The Dayton Daily News reports that Speaker Batchelder’s spokesman’s response to State Representatives Robert Hagan (D-Youngstown) and Mike Foley (D-Cleveland)’s legislative proposal to allow for the recall of the Governor and state legislators was:

Dittoe also said that Batchelder believes the proposal might be in violation of the Ohio Constitution.

In violation of the Ohio Constitution?  How?  Batchelder’s office didn’t elaborate.  I’m assuming  he might be talking about how the bill handles the succession issue (holds an election to replace the individual subject to recall) would potentially violate the rules on succession as spelled out in Art. XVII, Sec. 2.  If so, that can be rectified in drafting.

But, to the larger issue, is Batchelder suggesting that recall itself is unconstitutional?  If so, the Speaker is likely correct:

Laws shall be passed providing for the prompt removal from office, upon complaint and hearing, of all officers, including state officers, judges and members of the general assembly, for any misconduct involving moral turpitude or for other cause provided by law; and this method of removal shall be in addition to impeachment or other method of removal authorized by the constitution.—Art. II, Sec. 38, the Ohio Constitution.

The Ohio Revised Code delineates the standard for removal (R.C. 3.07) as well as the judicial process to consider removal (R.C. 3.08).  This is what presently passes as Ohio’s “recall” process, which as far as I know, has never been utilized.

But couldn’t the legislature just amend these statutes to permit a recall election process such as spelled out by Hagan-Foley instead?  Yes, the legislature could do that, but it wouldn’t be constitutional, either.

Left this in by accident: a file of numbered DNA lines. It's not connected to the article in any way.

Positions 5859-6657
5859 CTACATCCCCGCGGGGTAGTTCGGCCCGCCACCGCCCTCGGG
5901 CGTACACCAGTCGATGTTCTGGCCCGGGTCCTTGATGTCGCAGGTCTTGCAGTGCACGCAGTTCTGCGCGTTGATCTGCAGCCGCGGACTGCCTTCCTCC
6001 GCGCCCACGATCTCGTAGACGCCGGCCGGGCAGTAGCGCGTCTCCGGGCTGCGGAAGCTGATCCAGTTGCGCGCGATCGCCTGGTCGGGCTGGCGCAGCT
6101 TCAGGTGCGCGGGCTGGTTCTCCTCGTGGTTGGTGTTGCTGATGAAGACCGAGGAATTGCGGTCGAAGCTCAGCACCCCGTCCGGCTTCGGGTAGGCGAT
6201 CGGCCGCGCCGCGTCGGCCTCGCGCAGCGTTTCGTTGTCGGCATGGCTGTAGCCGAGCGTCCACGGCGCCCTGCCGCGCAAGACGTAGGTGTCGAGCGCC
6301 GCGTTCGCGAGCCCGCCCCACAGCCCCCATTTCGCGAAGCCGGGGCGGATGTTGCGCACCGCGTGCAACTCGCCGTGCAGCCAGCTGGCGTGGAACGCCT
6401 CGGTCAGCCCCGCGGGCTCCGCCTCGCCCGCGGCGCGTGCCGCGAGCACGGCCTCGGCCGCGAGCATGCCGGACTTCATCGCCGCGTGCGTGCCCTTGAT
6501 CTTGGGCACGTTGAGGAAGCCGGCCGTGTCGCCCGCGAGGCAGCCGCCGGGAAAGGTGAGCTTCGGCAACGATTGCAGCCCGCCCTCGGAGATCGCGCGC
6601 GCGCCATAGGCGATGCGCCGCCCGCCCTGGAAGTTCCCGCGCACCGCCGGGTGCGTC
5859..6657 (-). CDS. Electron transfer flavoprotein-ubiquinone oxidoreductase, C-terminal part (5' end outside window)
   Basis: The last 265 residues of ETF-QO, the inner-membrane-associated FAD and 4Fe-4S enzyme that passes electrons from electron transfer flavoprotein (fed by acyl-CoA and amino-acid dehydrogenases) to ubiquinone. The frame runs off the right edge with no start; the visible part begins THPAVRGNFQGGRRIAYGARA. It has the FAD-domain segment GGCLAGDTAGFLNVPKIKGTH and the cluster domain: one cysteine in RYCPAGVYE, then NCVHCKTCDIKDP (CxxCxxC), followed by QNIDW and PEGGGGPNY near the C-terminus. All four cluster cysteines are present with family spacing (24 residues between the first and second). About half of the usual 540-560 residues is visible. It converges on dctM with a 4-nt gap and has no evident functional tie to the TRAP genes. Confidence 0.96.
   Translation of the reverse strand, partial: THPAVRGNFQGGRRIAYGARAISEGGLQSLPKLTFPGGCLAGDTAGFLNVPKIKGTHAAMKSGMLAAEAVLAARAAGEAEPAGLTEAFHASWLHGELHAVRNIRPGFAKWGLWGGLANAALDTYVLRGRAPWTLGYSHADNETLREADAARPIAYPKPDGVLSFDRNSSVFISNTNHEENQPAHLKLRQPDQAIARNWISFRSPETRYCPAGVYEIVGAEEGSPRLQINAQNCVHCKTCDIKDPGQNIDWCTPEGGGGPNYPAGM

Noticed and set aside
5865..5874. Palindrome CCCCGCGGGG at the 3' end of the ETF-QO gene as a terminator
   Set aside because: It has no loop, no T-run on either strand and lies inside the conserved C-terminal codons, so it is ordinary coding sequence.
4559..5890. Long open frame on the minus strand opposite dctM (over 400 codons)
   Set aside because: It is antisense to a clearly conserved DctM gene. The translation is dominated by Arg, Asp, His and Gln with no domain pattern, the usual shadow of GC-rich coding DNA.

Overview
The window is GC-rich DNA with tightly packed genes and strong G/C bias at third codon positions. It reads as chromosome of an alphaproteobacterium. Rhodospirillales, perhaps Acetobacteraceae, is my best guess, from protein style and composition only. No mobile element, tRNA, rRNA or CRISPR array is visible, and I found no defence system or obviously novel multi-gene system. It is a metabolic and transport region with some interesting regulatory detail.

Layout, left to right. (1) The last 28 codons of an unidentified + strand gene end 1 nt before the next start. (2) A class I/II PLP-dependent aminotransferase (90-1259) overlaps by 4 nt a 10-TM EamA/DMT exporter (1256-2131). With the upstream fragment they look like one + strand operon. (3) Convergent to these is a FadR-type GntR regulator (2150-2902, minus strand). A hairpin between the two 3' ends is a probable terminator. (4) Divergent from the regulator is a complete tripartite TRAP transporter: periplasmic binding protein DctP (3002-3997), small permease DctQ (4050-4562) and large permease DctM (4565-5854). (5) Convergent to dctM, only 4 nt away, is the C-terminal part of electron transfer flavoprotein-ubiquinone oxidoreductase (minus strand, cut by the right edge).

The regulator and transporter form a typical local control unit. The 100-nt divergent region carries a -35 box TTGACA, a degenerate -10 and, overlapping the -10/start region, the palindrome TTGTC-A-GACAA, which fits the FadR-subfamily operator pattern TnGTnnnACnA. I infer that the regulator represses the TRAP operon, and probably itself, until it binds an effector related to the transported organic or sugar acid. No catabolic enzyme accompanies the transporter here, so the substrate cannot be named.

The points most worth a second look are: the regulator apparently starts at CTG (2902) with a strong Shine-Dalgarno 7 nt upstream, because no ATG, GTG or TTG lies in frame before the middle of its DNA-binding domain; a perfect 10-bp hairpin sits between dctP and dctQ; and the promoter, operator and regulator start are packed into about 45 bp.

Art. II, Sec. 38 of the Constitution requires for the removal of office both a complaint and a “hearing.”  A recall election, as described by Hagan-Foley does not afford the public official to any hearing, therefore, it violates the Ohio Constitution.  While it’s true that such an elected official is given an opportunity to be “heard” during the waging of a recall campaign against them, that is not the same thing as affording the official a hearing.  The term hearing is generally understood to be something other than an election campaign.

If Ohioans are ever to have the “flexibility” to manage their state government so it is as easy to remove their Governor or state legislator as “easily” as they can a Mayor, a bad law, or, in Kasich’s worldview, a bad union teacher, then it’s going to require an amendment to the Ohio Constitution. 

There can be a constitutional argument made to create the right of recall in the Ohio Constitution.  The Ohio Constitution gives voters the ability to repeal, or “recall,” bad legislation, so why doesn’t it make sense to give them the power to recall bad legislators?  Both Batchelder’s office and the Governor disingenuously scoffed at the notion saying that Ohioans can recall such officials when they’re next up for re-election.  Except, thanks to term limits, voters don’t always have that option.  Second, a “recall,” by definition is the process to end an official’s term before it expires, not when such an official decides to seek another term.

“All political power is inherent in the people. Government is instituted for their equal protection and benefit, and they have the right to alter, reform, or abolish the same, whenever they may deem it necessary…” Art. I, Sec.2.

You can look at this and say, Ohioans should have the ability to exercise this right by amending the Ohio Constitution to permit the right of removal from office via recall election.

After all, if one can remove a Mayor with a recall election without a hearing, why not a Governor?  But be careful what you ask for when considering giving people the power to recall elected officials because recall has never worked out quite how the people who support it expected.  Right, California?

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